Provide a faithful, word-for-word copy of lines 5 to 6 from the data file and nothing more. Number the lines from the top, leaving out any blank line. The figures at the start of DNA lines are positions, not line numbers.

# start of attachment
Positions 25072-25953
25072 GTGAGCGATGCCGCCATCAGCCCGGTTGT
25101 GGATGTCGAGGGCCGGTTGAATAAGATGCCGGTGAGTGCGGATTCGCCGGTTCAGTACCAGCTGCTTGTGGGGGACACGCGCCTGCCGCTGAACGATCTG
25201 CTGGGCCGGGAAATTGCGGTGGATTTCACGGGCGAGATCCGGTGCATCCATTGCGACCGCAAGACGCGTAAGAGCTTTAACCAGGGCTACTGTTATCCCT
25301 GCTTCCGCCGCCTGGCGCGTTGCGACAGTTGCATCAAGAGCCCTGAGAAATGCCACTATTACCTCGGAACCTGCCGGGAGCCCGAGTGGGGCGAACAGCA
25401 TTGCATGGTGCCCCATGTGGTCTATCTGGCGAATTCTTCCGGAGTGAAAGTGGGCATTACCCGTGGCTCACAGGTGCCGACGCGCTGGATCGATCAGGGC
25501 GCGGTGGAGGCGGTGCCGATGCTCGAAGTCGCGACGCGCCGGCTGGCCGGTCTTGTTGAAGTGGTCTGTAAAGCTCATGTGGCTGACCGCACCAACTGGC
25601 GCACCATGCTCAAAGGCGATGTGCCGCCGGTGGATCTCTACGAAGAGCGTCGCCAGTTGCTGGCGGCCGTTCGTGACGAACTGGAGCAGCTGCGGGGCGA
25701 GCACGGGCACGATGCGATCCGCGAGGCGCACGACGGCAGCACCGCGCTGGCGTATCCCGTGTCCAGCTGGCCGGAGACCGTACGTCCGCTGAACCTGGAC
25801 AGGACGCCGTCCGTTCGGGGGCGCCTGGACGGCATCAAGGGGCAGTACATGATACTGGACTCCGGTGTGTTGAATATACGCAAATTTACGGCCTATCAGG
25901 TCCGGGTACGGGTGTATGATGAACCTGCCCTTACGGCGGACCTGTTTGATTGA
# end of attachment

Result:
25301 GCTTCCGCCGCCTGGCGCGTTGCGACAGTTGCATCAAGAGCCCTGAGAAATGCCACTATTACCTCGGAACCTGCCGGGAGCCCGAGTGGGGCGAACAGCA
25401 TTGCATGGTGCCCCATGTGGTCTATCTGGCGAATTCTTCCGGAGTGAAAGTGGGCATTACCCGTGGCTCACAGGTGCCGACGCGCTGGATCGATCAGGGC